Opiate addiction is a dangerous and potentially deadly condition that requires long term treatment and care in order to promote recovery. It is recognized as a brain disorder that is caused by the use of opiate based drugs such as Oxycontin, morphine, oxycodone, opium, heroin and others.
Over time, people become physically dependent on these drugs as the body becomes accustomed to their presence. Opiate addiction can happen to anyone, whether you are taking the drugs because you are prescribed or if you are illegally abusing them.
Prolonged use of opiates can lead to nerve damage within the brain that causes cells to stop producing their own opiates (natural painkillers known as endorphin’s). This can lead to an inability for the body to stop pain because there are no endorphin’s to mask the pain initially. The degeneration of the nerve cells that reduce pain can lead to a physical dependence on opiates as an external supply source. This leads to what is known as opiate addiction.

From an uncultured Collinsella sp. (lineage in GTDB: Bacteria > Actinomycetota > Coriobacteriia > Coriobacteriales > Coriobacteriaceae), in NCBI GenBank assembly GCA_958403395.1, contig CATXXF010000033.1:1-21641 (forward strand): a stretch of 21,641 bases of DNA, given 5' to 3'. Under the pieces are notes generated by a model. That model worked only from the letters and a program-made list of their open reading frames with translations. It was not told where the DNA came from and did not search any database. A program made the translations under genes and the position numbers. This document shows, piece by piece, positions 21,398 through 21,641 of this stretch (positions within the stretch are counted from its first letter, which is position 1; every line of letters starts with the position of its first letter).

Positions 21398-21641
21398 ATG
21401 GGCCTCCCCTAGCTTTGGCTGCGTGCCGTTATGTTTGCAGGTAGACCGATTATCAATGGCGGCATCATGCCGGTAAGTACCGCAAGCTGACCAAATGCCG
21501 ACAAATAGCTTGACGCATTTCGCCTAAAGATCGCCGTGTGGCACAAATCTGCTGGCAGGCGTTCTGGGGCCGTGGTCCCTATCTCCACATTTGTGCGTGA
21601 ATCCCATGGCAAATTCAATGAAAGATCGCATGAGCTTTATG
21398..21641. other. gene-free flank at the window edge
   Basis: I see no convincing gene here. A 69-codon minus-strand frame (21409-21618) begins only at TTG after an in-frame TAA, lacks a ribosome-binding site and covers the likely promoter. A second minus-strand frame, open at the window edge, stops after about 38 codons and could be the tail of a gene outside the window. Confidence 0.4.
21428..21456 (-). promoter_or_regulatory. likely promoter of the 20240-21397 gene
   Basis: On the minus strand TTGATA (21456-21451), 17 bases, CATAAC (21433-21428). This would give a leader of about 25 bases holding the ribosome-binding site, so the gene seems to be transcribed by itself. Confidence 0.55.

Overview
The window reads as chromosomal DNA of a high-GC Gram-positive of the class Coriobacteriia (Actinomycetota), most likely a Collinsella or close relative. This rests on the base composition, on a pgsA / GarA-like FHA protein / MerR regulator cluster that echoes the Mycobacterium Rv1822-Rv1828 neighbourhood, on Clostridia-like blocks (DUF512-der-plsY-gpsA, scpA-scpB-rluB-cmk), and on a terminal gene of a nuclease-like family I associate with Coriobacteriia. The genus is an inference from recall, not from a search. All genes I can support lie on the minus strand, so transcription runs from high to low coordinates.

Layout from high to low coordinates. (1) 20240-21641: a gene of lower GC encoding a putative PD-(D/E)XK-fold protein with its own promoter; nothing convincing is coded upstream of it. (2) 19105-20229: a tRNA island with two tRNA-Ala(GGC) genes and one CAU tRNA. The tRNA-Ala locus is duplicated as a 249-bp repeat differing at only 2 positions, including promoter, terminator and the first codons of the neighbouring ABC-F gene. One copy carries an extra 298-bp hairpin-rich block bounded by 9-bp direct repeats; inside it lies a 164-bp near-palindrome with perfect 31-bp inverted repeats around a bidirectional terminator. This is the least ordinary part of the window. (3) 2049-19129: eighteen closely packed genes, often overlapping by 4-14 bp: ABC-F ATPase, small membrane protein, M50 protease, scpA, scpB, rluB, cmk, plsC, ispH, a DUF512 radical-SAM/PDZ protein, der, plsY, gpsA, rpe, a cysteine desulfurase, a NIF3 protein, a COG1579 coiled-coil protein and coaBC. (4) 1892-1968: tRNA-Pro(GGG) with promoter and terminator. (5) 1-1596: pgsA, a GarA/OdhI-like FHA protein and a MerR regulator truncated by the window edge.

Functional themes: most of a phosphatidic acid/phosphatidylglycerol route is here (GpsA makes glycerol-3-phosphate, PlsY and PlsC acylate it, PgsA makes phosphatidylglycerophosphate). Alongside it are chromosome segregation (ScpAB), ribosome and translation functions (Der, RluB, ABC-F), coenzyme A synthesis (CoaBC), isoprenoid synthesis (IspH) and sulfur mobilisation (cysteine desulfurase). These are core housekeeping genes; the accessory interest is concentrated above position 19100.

Common Opiate withdrawal symptoms include:
- Cravings to use the drugs
- Cramping in the stomach
- Chills or goose bumps
- Irritation or agitation
- Muscle aches
- Shakes or trembling
- Dilated pupils
- Bone pain